Considerations for a shipboard multilevel secure local area network
Riley, John W.
Boger, Dan C.
MetadataShow full item record
This thesis investigates the possibility of implementing a multilevel secure local area network on a medium-sized ship. In particular it focuses on medium-sized ship communications suite connectivity to a GateGuard computer system, and then on incorporating systems that have been developed under the Navy's transition plan for the Defense Message System; specifically the Multilevel Mail Server being installed at Navy Telecommunications Centers. A review of data communications security considerations as well as DoD and Navy directives is provided for background on the accreditation requirements of multilevel secure systems. Additionally two commercially available products, the VERDIX Secure Local Area Network and Trusted Information Systems' XENIX trusted operating system arc reviewed and then shown how they could potentially be integrated into a shipboard local area network. A potential configuration is provided with recommendation for further studs of system application compatibility.
Showing items related by title, author, creator and subject.
Integrating a trusted computing base extension server and secure session server into the Linux operating system Glover, Mark V. (Monterey, California. Naval Postgraduate School, 2001);Multilevel Secure Local Area Network (MLS LAN) Project at the Naval Postgraduate SchoolÎ±s, Center for Information Security (INFOSEC) Studies and Research (NPS CISR) is building a trusted network system that is both necessary ...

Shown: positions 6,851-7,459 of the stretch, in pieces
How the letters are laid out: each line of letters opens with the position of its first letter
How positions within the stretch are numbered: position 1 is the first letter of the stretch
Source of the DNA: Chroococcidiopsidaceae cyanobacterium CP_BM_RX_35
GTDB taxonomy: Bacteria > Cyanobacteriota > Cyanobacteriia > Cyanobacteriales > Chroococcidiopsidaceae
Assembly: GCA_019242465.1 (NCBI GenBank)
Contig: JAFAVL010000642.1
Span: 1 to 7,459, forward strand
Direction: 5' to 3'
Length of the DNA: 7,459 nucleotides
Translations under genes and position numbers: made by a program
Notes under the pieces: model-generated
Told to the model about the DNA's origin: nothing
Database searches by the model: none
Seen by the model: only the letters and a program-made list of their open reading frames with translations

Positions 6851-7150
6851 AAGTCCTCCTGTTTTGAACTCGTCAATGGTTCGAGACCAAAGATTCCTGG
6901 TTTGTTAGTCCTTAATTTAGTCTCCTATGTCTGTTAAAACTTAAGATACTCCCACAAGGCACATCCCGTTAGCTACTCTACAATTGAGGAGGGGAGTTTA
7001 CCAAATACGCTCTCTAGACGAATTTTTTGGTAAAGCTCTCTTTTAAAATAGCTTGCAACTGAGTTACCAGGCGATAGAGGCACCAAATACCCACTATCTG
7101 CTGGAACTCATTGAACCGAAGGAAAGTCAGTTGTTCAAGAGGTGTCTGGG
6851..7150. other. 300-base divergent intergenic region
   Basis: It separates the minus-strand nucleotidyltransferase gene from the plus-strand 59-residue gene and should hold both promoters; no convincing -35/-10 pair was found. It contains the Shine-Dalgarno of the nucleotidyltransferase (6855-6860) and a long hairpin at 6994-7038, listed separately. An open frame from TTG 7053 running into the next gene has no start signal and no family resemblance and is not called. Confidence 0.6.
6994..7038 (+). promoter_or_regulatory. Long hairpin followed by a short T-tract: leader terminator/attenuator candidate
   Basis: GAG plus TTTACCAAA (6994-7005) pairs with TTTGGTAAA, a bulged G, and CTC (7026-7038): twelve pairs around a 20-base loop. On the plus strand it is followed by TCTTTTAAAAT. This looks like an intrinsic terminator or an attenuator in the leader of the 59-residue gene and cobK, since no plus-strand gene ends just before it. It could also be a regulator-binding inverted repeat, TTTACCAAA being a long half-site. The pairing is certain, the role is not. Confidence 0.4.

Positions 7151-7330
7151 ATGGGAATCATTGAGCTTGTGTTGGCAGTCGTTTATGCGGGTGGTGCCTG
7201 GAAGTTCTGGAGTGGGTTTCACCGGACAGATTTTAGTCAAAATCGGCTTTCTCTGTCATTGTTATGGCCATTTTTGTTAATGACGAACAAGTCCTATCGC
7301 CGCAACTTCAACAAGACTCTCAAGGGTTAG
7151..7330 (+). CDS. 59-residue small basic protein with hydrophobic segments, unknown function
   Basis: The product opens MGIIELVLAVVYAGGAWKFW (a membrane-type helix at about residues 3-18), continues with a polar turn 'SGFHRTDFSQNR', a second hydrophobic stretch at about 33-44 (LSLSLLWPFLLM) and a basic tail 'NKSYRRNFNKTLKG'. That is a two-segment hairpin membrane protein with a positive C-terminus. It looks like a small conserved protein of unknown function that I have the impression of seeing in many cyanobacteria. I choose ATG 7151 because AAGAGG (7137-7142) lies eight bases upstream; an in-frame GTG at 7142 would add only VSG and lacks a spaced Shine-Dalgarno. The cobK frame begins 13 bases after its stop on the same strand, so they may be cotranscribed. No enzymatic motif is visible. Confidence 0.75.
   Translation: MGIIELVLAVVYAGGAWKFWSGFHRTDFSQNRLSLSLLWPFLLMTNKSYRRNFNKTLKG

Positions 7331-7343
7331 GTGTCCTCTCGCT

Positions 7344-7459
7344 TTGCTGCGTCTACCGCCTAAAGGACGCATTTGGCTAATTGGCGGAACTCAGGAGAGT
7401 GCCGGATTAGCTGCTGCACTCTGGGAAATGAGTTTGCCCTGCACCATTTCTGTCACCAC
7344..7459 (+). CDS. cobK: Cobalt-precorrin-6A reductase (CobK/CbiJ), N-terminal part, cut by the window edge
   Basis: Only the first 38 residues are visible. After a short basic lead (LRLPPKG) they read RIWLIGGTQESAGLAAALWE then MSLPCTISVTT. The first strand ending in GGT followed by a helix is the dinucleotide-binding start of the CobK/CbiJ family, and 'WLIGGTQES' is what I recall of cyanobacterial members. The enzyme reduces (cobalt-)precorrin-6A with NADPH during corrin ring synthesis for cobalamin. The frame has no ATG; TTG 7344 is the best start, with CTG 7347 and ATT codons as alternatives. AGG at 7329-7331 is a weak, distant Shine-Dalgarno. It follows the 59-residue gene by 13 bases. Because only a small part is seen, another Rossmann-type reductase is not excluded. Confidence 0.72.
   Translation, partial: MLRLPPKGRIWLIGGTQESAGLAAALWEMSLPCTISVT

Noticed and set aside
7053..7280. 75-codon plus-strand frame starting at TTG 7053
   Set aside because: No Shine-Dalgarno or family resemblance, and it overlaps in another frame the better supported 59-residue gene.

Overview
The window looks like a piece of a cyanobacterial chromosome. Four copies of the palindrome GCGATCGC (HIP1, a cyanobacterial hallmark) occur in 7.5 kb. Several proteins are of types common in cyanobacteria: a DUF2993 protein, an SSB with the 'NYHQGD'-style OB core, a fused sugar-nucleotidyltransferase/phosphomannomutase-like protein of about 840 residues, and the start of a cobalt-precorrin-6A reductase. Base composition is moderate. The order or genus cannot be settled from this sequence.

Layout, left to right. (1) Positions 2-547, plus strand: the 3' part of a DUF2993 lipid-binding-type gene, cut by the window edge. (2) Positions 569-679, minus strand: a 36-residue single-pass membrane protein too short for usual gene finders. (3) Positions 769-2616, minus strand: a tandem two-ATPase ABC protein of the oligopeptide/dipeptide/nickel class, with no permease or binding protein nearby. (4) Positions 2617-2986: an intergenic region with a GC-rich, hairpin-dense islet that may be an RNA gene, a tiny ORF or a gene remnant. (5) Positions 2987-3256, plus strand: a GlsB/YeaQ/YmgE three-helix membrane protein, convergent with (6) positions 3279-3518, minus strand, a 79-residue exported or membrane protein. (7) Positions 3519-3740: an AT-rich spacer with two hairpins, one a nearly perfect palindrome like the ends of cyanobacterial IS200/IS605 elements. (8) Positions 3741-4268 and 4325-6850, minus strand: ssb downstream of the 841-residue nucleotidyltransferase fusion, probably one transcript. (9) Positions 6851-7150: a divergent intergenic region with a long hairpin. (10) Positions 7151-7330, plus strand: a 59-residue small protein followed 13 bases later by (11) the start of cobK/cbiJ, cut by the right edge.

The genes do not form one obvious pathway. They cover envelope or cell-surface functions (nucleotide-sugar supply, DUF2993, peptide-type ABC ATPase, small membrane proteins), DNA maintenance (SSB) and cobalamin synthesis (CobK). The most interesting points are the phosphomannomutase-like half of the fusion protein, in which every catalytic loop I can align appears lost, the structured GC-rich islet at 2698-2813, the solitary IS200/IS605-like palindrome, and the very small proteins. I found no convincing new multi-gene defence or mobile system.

Turan, Bora (Monterey, California. Naval Postgraduate School, 2000-03);Agencies, institutions, individuals are demanding the use of commercial-off-the-shelf systems and cannot enforce mandatory security policies with these systems, which are equipped only with discretionary access controls. ...
Hackerson, Jason X. (Monterey, California. Naval Postgraduate School, 1998);United States policy requires that access to and dissemination of classified information be controlled. Separate networks and workstations for each classification do not meet user requirements. Users also need commercially ...